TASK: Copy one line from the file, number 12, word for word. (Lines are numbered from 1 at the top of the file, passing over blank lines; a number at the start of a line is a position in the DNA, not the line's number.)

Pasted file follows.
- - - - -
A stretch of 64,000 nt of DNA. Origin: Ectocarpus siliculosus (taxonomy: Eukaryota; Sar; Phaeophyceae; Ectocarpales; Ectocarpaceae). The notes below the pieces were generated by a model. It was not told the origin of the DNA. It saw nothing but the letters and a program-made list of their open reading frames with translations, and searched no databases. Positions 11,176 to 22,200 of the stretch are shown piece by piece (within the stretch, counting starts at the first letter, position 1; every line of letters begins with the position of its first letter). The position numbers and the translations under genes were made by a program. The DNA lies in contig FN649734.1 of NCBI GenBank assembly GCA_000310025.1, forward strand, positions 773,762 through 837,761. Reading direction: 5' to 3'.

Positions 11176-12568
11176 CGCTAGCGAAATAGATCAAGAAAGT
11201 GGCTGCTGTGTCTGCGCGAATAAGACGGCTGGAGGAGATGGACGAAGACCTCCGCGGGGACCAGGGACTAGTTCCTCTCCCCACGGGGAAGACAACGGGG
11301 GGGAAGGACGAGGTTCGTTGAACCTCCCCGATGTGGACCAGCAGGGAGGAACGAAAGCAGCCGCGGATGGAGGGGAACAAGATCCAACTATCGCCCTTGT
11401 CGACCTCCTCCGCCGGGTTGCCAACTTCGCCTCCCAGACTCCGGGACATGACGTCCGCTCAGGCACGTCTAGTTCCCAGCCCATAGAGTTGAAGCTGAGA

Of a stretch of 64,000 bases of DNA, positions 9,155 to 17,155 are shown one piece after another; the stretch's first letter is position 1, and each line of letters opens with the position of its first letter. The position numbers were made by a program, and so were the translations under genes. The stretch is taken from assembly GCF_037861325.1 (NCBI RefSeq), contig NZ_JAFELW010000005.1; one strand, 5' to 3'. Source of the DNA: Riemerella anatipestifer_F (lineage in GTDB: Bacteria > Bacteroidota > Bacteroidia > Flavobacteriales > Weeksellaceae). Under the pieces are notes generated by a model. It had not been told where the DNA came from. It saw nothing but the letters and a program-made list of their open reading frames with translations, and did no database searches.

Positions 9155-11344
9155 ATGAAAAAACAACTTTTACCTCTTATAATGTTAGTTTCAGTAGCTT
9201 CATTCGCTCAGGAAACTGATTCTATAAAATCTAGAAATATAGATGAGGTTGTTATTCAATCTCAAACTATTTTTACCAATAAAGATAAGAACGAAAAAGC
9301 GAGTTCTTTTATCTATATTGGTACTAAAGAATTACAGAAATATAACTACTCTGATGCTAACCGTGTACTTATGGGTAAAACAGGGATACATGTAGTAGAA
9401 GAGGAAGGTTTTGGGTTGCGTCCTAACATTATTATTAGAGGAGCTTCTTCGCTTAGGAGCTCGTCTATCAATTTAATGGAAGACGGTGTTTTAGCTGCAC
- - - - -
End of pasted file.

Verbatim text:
9401 GAGGAAGGTTTTGGGTTGCGTCCTAACATTATTATTAGAGGAGCTTCTTCGCTTAGGAGCTCGTCTATCAATTTAATGGAAGACGGTGTTTTAGCTGCAC